The Rapaciousness of Political Correctness

February 16, 2005

Political Correctness has a voracious appetite for its opponents. Apologies from blasphemers — those who temporarily stray from the ordained path — are insufficient. Blood is required. These people even eat their own, as the ongoing saga of Harvard President Lawrence Summers continues to demonstrate. The New York Times reports that the Harvard faculty lynch mob (my description, obviously — not that of the doubtlessly approving NYT)is not satisfied with Summers’ three thousand apologies for saying what he truly believed about the relative aptitude of women in science and math in a close-door meeting.

Of course, the professors registered other complaints against the beleaguered Summers as well. The Times tells us:

Many of your faculty are dismayed and alienated and demoralized,” Dr. Arthur Kleinman, chairman of anthropology in the Faculty of Arts and Sciences, said at the meeting, referring to a “crisis concerning your style of leadership and governance.”

The comments came at the first full meeting of the Faculty of Arts and Sciences, which includes the undergraduate college and the graduate school of arts and sciences, since Dr. Summers’s remarks.

Most speakers took aim at Dr. Summers for what they described as an autocratic management style that has stifled the open debate that is at the core of the university’s values. While their comments were respectful, they were forceful and were greeted by strong applause.

“I’ve never seen a faculty meeting like it,” said Diana Eck, a professor of comparative religion and Indian studies. “So many people stood and spoke from the heart about how they felt about his leadership.”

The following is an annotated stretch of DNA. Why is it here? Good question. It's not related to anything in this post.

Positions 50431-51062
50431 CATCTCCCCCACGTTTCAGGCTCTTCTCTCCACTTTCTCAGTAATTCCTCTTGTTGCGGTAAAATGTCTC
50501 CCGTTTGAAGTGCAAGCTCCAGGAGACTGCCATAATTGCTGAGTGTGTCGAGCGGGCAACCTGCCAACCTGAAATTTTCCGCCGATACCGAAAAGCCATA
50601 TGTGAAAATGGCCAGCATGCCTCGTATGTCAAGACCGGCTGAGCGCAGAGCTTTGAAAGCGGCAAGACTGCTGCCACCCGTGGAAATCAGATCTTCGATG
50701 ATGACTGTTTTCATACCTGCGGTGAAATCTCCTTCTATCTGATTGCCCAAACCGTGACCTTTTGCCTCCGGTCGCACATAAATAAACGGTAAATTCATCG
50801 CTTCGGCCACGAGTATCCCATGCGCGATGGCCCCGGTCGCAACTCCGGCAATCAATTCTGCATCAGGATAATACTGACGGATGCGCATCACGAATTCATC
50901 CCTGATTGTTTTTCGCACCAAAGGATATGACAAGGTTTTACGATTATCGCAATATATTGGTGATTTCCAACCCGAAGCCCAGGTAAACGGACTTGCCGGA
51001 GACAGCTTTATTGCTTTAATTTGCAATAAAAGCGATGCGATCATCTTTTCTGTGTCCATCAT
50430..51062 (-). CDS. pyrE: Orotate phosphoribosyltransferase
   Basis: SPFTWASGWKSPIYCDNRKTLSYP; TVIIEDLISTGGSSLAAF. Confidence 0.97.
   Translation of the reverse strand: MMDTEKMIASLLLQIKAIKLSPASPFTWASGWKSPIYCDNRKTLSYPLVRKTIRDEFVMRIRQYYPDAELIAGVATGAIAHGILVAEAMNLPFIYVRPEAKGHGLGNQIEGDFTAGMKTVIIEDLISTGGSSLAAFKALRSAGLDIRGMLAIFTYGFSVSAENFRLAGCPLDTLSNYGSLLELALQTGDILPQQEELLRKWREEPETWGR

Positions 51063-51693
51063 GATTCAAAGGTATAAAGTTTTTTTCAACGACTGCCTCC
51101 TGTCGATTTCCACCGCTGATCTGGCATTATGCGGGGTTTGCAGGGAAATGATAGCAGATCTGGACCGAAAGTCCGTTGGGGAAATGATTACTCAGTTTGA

Professor Eck recounted part of what she had said: “My question, Mr. President, is one I ask only with reluctance and respect: how will you now respond to what is clearly a widening crisis of confidence in your fitness to lead our university?”

Next we’ll probably here something like: “What did you know and when did you know it? Are you really a closet conservative Cro-Magnon?”

Summers, duly chastened, has this timid response:

If I could turn back the clock, I would have said and done things very differently,” he said, according to The Harvard Crimson, the only newspaper allowed to attend such meetings.

Some faculty members didn’t bother with pretense and went straight to the matter of Summers’ p.c. infraction. From the story:

Several, including Barbara J. Grosz, chairwoman of a new task force on women in science and engineering, called on Dr. Summers to release a transcript of his remarks about science and women. Theda Skocpol, a professor of government and sociology, said, “President Summers appears to be apologizing profusely, yet he refuses to release for honest discussion his actual remarks.”

The bottom line, to borrow from an Animals Farm platitude, is that some speech is “freer” than others. If you don’t mouth the preferred opinion of the academic elite, you are ridiculed mercilessly, especially if you are presumed to be a card-carrying part of that elite, like Summers. As some of the critics of Summers’ critics have aptly noted, these people are unreasonable opponents of academic inquiry and openness” in a sea of “closed-minded political correctness.” As usual, though, the Left is utterly blind to its own totalitarianism.